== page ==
All of us have relationships in the past that somehow went awry. They leave us wounded. Thinking about even one positive of that relationship and how God used it for good (as He’s wont to do) can gentle our resentments work like a salve on our hearts.
The color of our mind, the atmosphere of our soul is determined by whether we think negatively or positively.
That strange verse in the Sermon on the Mount about having light or darkness in our eye surely must have to do with whether we think negatively or positively. If we dwell on the negatives, there is darkness inside us. If we focus on the positives, there is light. I’m sure there is much more to it than that. But that’s one take-away.
Philippians 4:8 says, “Whatsoever things are true, whatsoever things are honest, whatsoever things are just, whatsoever things are pure, whatsoever things are of good report, if there be any virtue, and if there be any praise, think on these things.”
In the dark days of December, we make it a practice to put up Christmas lights and decorate the house to commemorate the greatest positive in history: Jesus coming to earth in the form of a baby, so he could experience all we experience and die for our sins.
That’s what we do to fight the gloom in December. But what about January?
In January it often gets even colder and grayer, and we stay inside and sometimes get the doldrums. That’s been my lot this year. Last year about this time I was excited about planning for the cruise we were going to take to celebrate our 50th wedding anniversary. This year I’m in a slump. My health isn’t that good these days, and I’m feeling more dependent than is comfortable. But on the true and lovely side, husband and family love me and support me in a myriad and multitude of ways. Thank you, Lord!
Jesus’ last words before He ascended to heaven were, “I am with you always. . .” Author Sarah Young writes from God’s viewpoint about applying that promise. “When my Presence is the focal point of your consciousness, all the pieces of your life fall into place.”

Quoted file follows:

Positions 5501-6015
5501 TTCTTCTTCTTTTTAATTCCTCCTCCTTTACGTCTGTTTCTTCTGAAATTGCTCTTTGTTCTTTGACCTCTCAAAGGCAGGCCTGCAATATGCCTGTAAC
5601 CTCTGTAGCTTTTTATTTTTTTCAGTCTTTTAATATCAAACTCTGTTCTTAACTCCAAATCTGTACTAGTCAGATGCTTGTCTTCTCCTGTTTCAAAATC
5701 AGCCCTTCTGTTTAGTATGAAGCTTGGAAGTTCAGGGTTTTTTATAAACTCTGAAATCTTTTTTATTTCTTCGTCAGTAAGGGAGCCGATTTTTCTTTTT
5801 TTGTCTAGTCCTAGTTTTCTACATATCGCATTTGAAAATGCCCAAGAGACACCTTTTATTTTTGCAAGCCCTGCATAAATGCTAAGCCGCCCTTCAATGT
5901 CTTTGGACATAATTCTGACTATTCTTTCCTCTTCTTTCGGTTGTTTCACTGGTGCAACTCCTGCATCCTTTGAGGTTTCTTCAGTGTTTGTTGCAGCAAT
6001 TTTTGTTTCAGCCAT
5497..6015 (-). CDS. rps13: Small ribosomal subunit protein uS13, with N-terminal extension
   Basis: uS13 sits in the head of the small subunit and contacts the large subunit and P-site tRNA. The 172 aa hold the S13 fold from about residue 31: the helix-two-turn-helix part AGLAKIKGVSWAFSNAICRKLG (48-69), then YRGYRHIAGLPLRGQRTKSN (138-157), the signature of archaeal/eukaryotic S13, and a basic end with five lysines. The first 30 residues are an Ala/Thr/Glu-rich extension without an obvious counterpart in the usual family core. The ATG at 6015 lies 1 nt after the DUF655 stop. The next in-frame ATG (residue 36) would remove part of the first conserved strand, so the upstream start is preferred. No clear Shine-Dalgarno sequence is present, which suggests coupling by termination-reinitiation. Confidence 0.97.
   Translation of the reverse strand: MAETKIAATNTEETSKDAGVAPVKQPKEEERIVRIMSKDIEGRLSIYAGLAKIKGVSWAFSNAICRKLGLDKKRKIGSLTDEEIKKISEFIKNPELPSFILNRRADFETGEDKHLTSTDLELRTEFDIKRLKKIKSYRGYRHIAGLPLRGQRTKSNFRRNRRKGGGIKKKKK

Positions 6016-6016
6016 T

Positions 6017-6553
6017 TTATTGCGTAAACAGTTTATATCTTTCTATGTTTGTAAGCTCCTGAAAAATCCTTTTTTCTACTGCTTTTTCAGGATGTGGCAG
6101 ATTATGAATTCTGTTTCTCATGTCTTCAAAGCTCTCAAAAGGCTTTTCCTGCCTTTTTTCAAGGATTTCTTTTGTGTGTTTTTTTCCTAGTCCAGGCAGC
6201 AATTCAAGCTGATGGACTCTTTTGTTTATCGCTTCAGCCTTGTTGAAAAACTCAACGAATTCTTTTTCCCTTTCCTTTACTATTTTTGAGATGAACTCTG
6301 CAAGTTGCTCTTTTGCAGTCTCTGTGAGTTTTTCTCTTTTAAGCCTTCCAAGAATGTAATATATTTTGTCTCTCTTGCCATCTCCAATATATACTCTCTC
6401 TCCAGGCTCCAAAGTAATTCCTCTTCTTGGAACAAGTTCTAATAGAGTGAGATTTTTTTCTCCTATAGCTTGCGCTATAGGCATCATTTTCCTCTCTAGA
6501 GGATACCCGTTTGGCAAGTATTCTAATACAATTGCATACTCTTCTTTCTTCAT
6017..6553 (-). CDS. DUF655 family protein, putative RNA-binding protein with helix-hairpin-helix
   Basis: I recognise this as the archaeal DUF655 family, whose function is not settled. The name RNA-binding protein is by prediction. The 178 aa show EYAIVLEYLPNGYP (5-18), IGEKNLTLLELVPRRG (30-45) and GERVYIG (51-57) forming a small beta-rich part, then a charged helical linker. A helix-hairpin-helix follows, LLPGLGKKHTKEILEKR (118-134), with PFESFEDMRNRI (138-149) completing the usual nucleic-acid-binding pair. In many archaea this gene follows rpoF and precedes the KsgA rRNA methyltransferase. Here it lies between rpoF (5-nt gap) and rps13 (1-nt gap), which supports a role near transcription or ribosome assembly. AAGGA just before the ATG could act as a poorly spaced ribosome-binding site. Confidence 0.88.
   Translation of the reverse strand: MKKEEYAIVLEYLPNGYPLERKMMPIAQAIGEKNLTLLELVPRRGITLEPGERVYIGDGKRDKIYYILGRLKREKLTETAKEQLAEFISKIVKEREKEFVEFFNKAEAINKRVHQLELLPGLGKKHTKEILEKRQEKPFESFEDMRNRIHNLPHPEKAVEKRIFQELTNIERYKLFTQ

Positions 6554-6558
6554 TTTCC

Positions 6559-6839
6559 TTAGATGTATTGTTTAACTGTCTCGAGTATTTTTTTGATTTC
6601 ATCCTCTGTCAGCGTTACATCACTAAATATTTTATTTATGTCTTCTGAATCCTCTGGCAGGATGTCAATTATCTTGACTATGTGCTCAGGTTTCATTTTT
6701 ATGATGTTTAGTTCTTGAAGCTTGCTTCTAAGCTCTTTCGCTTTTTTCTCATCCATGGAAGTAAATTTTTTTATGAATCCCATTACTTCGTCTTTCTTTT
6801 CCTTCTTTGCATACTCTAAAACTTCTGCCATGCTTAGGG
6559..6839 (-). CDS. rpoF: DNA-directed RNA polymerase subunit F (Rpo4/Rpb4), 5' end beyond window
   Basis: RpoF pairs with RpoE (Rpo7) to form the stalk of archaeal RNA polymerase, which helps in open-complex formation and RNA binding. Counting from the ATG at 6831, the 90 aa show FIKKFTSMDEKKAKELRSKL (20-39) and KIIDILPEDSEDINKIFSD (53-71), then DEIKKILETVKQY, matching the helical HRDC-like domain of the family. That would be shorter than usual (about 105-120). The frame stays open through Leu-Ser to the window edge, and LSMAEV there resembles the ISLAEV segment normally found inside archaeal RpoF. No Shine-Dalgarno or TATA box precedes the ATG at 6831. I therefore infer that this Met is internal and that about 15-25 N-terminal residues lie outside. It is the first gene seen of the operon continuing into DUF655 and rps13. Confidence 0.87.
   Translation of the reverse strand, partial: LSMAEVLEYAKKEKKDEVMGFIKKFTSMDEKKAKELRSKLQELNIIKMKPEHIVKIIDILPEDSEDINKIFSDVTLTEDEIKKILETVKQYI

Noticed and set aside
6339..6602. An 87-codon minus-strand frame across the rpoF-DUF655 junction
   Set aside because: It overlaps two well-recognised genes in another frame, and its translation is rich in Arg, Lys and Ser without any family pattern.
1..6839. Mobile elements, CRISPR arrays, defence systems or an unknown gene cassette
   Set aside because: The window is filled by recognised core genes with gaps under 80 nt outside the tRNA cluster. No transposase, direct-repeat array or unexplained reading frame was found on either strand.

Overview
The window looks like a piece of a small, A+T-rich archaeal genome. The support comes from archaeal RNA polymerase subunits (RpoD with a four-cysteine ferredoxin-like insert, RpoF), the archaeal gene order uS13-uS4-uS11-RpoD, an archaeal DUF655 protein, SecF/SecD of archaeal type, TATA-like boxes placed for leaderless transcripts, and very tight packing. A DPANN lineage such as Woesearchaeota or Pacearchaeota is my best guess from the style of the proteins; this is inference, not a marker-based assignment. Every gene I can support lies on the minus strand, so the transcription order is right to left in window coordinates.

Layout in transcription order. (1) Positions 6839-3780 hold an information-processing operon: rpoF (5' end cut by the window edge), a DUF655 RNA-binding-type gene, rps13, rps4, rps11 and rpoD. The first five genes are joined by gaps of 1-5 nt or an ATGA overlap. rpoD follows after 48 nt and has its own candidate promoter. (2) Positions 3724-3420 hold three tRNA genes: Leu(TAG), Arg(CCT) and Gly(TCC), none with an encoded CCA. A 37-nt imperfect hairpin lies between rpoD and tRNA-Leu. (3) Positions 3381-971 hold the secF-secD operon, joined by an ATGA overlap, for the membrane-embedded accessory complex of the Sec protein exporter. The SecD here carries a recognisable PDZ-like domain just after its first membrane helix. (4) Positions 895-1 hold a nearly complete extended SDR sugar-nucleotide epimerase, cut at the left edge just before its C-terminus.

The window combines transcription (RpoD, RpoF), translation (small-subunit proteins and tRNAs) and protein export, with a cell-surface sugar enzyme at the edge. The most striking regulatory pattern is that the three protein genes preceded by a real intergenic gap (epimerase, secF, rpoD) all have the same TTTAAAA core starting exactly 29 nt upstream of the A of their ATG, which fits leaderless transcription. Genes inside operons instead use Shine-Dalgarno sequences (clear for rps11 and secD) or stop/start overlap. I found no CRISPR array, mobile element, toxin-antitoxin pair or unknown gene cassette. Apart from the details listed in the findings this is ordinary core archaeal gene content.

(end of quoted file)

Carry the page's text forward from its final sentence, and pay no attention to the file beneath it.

Do you ever feel your life has gone to pieces? The puzzle pieces are everywhere, floating free, falling on the floor, turned over, not quite fitting, negative. What is happening, Lord?
When I considered some of my negative pieces along with the fact of God’s faithful and continual Presence in my life , these are some of the pieces that fell into place:
- As I go through this physical pain, You are with me and You will work even this into good, perhaps through the people I meet in pool therapy, assuredly through the disciplines I’m learning that will make me healthier.
- As I worry about whether or not I’ll be able to get through the busy day ahead I think of you, Lord, “with me” and remember what you’ve said: “As thy days so shall thy strength be” (Reference)
Another helpful exercise for lightening the atmosphere of our minds is to list the things in Philippians 4:8 we’re advised to think about: What is true, honest, just, lovely, good report, any virtue, any praise. Then beside each good thing, write a recent specific from our lives. For example:
True. . . . . . . . . . . . . . . . . . . . . .That God’s word anchors my life,
That He has said, “I will never, never, never forsake you.”
Honest. . . … . . . . . . . . . . . . . . . The clerk yesterday who returned my extra money.
Lovely. . . . . . . . . . . . . . . . . . . . .A newly decorated story board, my friend’s blue scarf
Praise. . . . . . . . . . . . . . . . . . . . . . The deep soul-felt music at church last Sunday
Have fun with me using the two exercises above and watch your life fill up with light, with positives that lift your spirits and help you move forward with Christ.
And on the way, make some cookies!